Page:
As a small business attorney (and a small business), I can empathize when clients and small businesses balk at spending money for goods and services that they feel they don’t need, such as fancy marketing and promotion. However, there’s one area that I’ve observed where too many small business fail to appreciate the value: legal services related to business formation and legal compliance.
Here’s why proper entity formation is critical. Most, if not all, persons forming a business entity decided to form a business entity to shield themselves from personal liability for the business debts and activities. Whether a person is forming a “Limited Liability” Company (LLC) or an IRS Code Subchapter “S-Corp” or C-Corp, one goal for using an entity to operate a business is to limit personal liability.
I remind clients and potential clients that merely “forming” a business entity, i.e. incorporating through a turnkey service like RocketLawyer and LegalZoom, does not automatically protect them from creditors and injured parties.
A FewTheories of Liability Available due to Poor Incorporation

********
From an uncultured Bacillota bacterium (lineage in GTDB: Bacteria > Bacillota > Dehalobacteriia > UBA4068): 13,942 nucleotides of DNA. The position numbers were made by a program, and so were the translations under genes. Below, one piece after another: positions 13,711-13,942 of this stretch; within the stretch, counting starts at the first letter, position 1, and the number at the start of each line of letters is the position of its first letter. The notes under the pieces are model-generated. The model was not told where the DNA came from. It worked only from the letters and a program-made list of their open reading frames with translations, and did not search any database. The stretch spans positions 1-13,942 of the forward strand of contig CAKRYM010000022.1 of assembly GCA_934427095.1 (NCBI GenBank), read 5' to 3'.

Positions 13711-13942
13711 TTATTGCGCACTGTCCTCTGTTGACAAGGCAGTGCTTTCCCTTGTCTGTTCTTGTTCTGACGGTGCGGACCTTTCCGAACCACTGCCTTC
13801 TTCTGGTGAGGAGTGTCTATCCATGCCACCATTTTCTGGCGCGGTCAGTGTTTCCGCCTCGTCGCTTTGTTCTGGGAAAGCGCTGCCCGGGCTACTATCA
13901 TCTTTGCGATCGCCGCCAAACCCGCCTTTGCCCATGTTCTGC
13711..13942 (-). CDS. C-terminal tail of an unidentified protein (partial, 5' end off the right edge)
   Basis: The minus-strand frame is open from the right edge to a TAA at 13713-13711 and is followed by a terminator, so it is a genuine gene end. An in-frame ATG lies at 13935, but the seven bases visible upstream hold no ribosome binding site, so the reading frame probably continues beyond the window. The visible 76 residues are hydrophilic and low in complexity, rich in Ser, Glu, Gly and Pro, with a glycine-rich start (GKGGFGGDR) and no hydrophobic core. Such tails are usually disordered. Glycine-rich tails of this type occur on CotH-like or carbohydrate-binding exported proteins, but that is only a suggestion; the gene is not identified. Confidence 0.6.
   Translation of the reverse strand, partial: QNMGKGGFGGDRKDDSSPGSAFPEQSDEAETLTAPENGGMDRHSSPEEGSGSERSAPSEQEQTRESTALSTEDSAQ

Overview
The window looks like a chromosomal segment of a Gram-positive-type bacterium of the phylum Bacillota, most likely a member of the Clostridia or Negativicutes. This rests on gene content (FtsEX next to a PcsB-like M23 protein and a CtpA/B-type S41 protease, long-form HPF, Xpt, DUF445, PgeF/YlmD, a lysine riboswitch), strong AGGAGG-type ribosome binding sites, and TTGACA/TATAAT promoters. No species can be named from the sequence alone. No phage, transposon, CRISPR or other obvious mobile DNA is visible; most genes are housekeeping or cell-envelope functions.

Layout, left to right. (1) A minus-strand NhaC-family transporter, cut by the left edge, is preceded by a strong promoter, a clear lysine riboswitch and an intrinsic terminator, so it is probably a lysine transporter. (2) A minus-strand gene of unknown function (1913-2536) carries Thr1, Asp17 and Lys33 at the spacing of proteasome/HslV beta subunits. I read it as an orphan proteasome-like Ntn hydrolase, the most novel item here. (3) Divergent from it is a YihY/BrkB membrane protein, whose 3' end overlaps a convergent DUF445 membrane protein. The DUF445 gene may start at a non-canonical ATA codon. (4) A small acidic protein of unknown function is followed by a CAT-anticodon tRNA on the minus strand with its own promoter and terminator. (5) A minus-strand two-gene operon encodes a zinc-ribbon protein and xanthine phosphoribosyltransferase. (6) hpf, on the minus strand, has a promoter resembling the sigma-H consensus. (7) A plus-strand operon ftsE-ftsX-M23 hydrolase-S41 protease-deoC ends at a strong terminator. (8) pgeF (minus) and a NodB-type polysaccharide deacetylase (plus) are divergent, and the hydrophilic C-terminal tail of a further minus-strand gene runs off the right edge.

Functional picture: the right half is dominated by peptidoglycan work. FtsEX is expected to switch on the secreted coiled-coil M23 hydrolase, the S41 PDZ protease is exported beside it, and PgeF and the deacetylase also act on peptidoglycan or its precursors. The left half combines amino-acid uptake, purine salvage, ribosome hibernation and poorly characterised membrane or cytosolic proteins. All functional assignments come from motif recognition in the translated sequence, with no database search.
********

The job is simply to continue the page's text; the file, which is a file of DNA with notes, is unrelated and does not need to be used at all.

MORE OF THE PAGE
One legal theory with which many small business owners may be unfamiliar is called “Piercing the Corporate Veil.” Wikipedia has a decent summary of this theory here, although the Wikipedia post doesn’t delve into the various state laws and how this legal theory is applied within those states. In short, the Piercing the Corporate Veil theory asks a court to disregard the limited liability protections of corporations and LLCs because of certain factors, one of which is whether corporate formalities have been observed.
Another theory is the “alter-ego” theory where the entity should be disregarded because it’s merely the alter ego of the defendant. Factors, such as whether there’s a shared bank account, corporate payments of personal expenses, tend to impact whether the entity will be disregarded.
How Attorneys Can Lower Liability Risk
For about the cost of a year’s worth of premium cable TV subscription, a business owner could pay an attorney to help the business become and stay compliant with the laws of its jurisdiction. The attorney would analyze the business, draft the necessary documents, and institute the requisite actions needed so that the business performs its corporate formalities. Furthermore, the attorney can audit the business’ operations to ascertain potential legal risks.
It’s better to plan ahead because “failing to plan is a plan for failure.” If you’re a startup or entrepreneur who is bootstrapping their company, paying an attorney to strengthen your startup business would be worth ditching the cable tv.